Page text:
Noon came and went. The work progressed, and finally, around 2 p.m., Robert realized that they had gained the upper hand. The crew bosses relaxed and returned to supervising. The cold trail squad from the South face crested the hill above him. The incessant chain saw noise had stopped, the sawyers gone, and the line crew on his left was working its way through the last rock outcropping.
“Damn, we did it,” he thought, thankful at last to take a break. Seven hours of backbreaking work lay behind, only a few more in front. Besides, resources were now on their side. “Let the winds come,” he mused as they all began to congregate for a rest.
Thoughts of a cold beer and clean white sheets slowly filled his brain, lulling him towards sleep. That's when he felt it. A slight breeze, a fresh ozone laden breath, and suddenly overhead dark clouds lumbering in from beyond the next ridge line. He couldn't, wouldn't, believe it, but just as he felt the first small, cool drop of rain hit his cheek, the entire world exploded. With a blinding flash and an impossibly loud crack, lightening struck, not 200 feet from where they sat.
Stunned, every person on the hill realized their dilemma. They were sitting on a rocky outcrop which clearly was a lightening rod. Wasn't that what had started yesterday's fires? Further, they had no shelter and no way out, except across the even more exposed saddle between them and their vehicles.
Each one, alone, would have to wait it out. No place to go, no place to hide, and no place any better or worse than where you were. As the storm rolled in, the lightning, originating only 500 feet above their heads, blasted down around them. Every crack of thunder was replaced by another. All the while the sound of the previous bolts echoed off the far valley walls and blasted them again. Thunder and lightening merged, became one. The effect was staggering. It seemed the end of the world to Robert. Not even the very earth upon which he sat could withstand this siege.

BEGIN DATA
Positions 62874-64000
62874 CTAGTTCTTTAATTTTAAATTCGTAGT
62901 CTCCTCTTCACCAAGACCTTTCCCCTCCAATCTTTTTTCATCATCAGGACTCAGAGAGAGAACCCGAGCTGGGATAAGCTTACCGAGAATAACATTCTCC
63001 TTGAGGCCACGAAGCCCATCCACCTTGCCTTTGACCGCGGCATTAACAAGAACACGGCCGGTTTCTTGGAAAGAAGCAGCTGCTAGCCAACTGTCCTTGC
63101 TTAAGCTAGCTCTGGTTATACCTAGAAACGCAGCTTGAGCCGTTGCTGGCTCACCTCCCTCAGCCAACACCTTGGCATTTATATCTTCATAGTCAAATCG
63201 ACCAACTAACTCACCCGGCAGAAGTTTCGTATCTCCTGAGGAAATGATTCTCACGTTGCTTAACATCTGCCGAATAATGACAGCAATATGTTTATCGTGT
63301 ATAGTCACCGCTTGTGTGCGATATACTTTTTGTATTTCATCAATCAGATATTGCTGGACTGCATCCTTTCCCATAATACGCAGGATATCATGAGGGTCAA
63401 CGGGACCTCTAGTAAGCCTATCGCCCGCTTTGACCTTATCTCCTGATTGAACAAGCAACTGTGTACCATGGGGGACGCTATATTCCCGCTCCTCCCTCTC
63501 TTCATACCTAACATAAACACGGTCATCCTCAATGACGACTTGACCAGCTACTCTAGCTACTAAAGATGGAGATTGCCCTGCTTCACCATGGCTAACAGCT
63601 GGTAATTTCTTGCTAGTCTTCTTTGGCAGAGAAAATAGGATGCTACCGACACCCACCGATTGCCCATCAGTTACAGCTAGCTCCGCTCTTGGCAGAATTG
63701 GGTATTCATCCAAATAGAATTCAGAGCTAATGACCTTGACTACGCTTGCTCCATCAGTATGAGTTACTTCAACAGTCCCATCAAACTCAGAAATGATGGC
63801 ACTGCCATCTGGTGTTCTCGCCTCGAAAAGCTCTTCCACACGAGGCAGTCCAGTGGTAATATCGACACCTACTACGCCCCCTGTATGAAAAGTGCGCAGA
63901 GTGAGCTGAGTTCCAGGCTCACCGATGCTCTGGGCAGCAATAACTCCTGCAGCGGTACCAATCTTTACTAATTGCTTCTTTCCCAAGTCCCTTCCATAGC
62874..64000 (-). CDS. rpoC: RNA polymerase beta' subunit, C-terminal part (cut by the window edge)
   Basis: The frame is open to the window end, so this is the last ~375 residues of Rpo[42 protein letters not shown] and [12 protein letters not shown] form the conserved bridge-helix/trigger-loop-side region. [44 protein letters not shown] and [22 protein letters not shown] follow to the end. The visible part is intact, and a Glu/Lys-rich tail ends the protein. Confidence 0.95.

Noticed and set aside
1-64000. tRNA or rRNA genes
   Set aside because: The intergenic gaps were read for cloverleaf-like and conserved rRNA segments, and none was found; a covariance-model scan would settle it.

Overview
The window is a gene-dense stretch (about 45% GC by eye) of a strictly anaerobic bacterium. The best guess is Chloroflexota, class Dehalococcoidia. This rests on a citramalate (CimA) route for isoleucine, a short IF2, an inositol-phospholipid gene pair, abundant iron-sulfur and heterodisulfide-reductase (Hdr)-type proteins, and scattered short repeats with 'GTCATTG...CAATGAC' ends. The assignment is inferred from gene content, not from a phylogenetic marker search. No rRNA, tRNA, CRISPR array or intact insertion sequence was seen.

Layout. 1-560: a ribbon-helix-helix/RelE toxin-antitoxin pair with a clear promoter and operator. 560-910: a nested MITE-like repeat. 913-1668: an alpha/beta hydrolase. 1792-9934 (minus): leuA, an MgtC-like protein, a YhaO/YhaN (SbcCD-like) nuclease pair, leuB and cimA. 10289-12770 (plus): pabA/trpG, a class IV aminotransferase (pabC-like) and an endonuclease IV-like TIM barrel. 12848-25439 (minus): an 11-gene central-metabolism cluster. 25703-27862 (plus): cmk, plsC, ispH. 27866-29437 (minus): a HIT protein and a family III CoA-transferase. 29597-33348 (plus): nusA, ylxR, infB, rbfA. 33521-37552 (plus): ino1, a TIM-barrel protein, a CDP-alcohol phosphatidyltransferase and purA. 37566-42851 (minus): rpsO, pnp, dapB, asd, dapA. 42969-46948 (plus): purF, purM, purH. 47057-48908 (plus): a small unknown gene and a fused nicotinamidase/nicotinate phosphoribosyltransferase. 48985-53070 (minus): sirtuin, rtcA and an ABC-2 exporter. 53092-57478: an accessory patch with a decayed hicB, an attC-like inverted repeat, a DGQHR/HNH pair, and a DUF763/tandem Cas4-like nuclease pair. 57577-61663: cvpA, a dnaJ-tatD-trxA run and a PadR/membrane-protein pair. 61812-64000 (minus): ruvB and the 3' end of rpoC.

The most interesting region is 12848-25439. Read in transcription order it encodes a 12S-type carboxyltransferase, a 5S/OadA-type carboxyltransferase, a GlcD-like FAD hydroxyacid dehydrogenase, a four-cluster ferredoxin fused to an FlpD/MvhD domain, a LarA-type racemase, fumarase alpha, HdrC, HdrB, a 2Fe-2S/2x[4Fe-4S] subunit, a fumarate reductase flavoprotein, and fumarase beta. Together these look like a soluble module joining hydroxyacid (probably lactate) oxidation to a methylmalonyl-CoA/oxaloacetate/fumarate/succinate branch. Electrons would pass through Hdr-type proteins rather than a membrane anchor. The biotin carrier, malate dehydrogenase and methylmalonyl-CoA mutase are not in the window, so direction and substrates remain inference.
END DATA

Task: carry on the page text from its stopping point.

As the noise came in great cracks and claps, each one deafening and concussive, the cold rain and violent wind assaulted him. He was afraid. Slowly the power of the storm stripped him of his courage and resolve. Shivering from the cold and paralyzed by fear he gradually withdrew from his body. Alone, he sat and waited out the storm. He was tired. Old and tired, and yet somehow at peace.
Within ten minutes, or maybe an eternity, the storm moved on. Scattered groups of wet, shaken people had survived, but none of them would ever again be exactly the same. The brute power of the storm, against which they were helpless, had challenged them and, for all Robert knew, forged within each a new, harder center.
In all, they counted about 20 lightning strikes which needed tending, but the rain had been a blessing, putting out the few remaining hot spots. Quickly, they finished and hiked out. The ride home was quiet, not even Soc had words for what they had been through. Although each knew that they were in some way changed, somehow different, each also chose not to discuss it.
Unpacking, cleaning up, and clearing out was a dreary affair, done in silence and a sense of loss. Something great and powerful had happened . They stood strong in the full fury of nature itself, and not one broke and ran. Still, it was a fleeting moment, one hard to grasp and even harder to explain.
That night he fell into a deep and dreamless sleep.